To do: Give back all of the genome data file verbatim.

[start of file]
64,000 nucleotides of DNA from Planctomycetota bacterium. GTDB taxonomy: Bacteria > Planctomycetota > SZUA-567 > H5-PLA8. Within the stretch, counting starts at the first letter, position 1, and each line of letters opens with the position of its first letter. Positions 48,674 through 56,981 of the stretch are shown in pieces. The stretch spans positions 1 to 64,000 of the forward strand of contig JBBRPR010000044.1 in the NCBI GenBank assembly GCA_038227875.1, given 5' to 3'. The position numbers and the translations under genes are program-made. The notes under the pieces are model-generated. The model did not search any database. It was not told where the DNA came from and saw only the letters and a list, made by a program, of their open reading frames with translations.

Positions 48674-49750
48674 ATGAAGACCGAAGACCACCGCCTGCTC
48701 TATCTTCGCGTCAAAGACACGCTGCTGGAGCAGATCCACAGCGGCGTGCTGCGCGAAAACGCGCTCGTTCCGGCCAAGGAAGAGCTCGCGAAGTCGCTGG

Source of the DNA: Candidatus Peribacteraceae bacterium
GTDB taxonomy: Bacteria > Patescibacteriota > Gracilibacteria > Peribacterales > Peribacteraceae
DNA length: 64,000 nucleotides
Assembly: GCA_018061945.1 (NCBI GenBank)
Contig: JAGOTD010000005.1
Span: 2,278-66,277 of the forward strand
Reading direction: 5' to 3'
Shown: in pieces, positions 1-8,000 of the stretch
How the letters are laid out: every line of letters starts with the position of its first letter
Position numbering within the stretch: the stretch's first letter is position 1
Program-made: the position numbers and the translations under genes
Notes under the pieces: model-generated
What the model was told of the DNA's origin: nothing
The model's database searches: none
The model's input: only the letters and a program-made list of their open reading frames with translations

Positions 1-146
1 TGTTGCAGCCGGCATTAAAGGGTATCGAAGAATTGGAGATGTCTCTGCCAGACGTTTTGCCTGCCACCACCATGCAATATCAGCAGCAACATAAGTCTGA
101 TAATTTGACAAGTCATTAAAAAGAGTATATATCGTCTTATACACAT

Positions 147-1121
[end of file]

64,000 nucleotides of DNA from Planctomycetota bacterium. GTDB taxonomy: Bacteria > Planctomycetota > SZUA-567 > H5-PLA8. Within the stretch, counting starts at the first letter, position 1, and each line of letters opens with the position of its first letter. Positions 48,674 through 56,981 of the stretch are shown in pieces. The stretch spans positions 1 to 64,000 of the forward strand of contig JBBRPR010000044.1 in the NCBI GenBank assembly GCA_038227875.1, given 5' to 3'. The position numbers and the translations under genes are program-made. The notes under the pieces are model-generated. The model did not search any database. It was not told where the DNA came from and saw only the letters and a list, made by a program, of their open reading frames with translations.

Positions 48674-49750
48674 ATGAAGACCGAAGACCACCGCCTGCTC
48701 TATCTTCGCGTCAAAGACACGCTGCTGGAGCAGATCCACAGCGGCGTGCTGCGCGAAAACGCGCTCGTTCCGGCCAAGGAAGAGCTCGCGAAGTCGCTGG

Source of the DNA: Candidatus Peribacteraceae bacterium
GTDB taxonomy: Bacteria > Patescibacteriota > Gracilibacteria > Peribacterales > Peribacteraceae
DNA length: 64,000 nucleotides
Assembly: GCA_018061945.1 (NCBI GenBank)
Contig: JAGOTD010000005.1
Span: 2,278-66,277 of the forward strand
Reading direction: 5' to 3'
Shown: in pieces, positions 1-8,000 of the stretch
How the letters are laid out: every line of letters starts with the position of its first letter
Position numbering within the stretch: the stretch's first letter is position 1
Program-made: the position numbers and the translations under genes
Notes under the pieces: model-generated
What the model was told of the DNA's origin: nothing
The model's database searches: none
The model's input: only the letters and a program-made list of their open reading frames with translations

Positions 1-146
1 TGTTGCAGCCGGCATTAAAGGGTATCGAAGAATTGGAGATGTCTCTGCCAGACGTTTTGCCTGCCACCACCATGCAATATCAGCAGCAACATAAGTCTGA
101 TAATTTGACAAGTCATTAAAAAGAGTATATATCGTCTTATACACAT

Positions 147-1121